After sanding the surface, extending the holes and making a rubber gasket the battery fitted well. Now it has almost 0 clearance with the left crank arm, so i'd need to change holes into slots next time i re-assemble it :) But the chain is on and the bike is ready for a test ride now, almost. It is missing one little thing, some brakes. I've also switched from the beautiful GT Piston stem to 346 stem, since i believe it fits the bike better.

I was not able to easily install the brakes, since the brake lever wires were too short for such a long handlebars. I took it apart and it seems they shouldn't be too difficult to modify.

So as soon as i solder the longer wire to the braking lever i would take it out for a spin!
Now it is looking like a something ready for the road!

One of the things that discourage me from going electric is that the electrics often look a bit clumsy, but maybe I should consider building faux fuel tanks or something?
Now it is looking like a something ready for the road!

One of the things that discourage me from going electric is that the electrics often look a bit clumsy, but maybe I should consider building faux fuel tanks or something?
Yea, that's one way to go. The other is rat it out and let all the wires just hang there :D
I will see how i can clean it up, but first i need to build it and decide on how many wires i'd have in the end. It should be one big wire coming from the display to the engine, one big wire from the battery to the engine, one small wire from the engine to the wheel sensor, two small ones from the display to the brake handles, two small ones for the lights. Then there would also be two cables for the shifter and two for the roller brakes. Quite a bunch of cables in the end. Some of them like the light ones can be guided internally, but for the others i am planning to guide them externally, possibly in some kind of cable wrap.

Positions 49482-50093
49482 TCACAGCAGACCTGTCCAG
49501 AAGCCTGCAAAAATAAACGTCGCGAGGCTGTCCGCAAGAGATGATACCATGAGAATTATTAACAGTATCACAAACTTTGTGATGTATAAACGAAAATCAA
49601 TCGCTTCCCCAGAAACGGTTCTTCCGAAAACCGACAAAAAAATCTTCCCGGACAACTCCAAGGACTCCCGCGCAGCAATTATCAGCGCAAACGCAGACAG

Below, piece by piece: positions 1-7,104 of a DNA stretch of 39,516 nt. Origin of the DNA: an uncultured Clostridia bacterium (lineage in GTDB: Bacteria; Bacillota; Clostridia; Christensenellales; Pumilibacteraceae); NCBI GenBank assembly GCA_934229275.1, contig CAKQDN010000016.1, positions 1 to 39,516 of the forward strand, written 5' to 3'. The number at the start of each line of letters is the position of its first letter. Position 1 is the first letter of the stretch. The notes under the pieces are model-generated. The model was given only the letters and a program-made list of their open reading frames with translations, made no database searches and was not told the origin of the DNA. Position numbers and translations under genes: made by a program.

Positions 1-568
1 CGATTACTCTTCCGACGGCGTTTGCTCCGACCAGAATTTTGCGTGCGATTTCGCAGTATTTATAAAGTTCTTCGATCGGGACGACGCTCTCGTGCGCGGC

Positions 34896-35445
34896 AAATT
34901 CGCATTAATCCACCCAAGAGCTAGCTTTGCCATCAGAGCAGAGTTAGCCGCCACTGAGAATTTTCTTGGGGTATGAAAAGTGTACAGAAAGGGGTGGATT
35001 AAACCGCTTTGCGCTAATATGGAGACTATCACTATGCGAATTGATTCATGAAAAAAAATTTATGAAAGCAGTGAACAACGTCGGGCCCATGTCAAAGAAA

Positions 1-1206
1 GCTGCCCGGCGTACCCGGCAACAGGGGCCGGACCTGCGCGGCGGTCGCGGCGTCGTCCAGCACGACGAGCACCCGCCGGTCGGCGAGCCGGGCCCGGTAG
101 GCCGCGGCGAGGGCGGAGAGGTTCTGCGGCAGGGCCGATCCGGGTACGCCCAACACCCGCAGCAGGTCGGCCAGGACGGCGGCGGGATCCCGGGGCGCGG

So, today i have started by soldering a headlight wire instead of an original one on my right brake lever. Some precision work, but after a bit of time i've managed to do that :) Then the shifter and braking cables were installed, i threw some grips on and took the bike for a spin! Finally a test drive! Here is a photo of a bike next to a local supermarket.

It runs well and soft as expected! Really excited to have it finally riding.
However there are obviously issues to address. The chain master link seems to be too wide and it rubs the dropout a bit. The braking cable is a bit too short. The speedometer doesn't work for some reason, maybe the magnet on a wheel is too far from the sensor. I didn't manage to power the lights, my led one just didn't switch on, and a bulb burnt because of a bit too much voltage. I would need to address those issues before i take it apart and continue working on it. Some of the coming things are welding the coaster tab, extending the cantilever tubes, figuring out some rear lights, making a kickstand mounting plate, building up a wheel set, cleaning up the mess with the wires. Maybe also moving the display from the handlebar to the top tube, but i got to think about this one.
I need to build the wheels up soon, so first the rims have to be painted. Because of that i've made another quick sketch to decide on weather or not i do like the look of a color i am planning to use. What do you guys think? Should i paint the rims same color as the frame, or go for red? Or maybe you have your propositions?

Awesome looking bike! Will look fantastic with either the red rims or the mono scheme. What about a beige or white color wheel?
Yea, that's one way to go. The other is rat it out and let all the wires just hang there :D
Ah, with lots of blue Scotch Lock connectors, insulation tape badly applied and an odd mix of cable ties... that could work ;)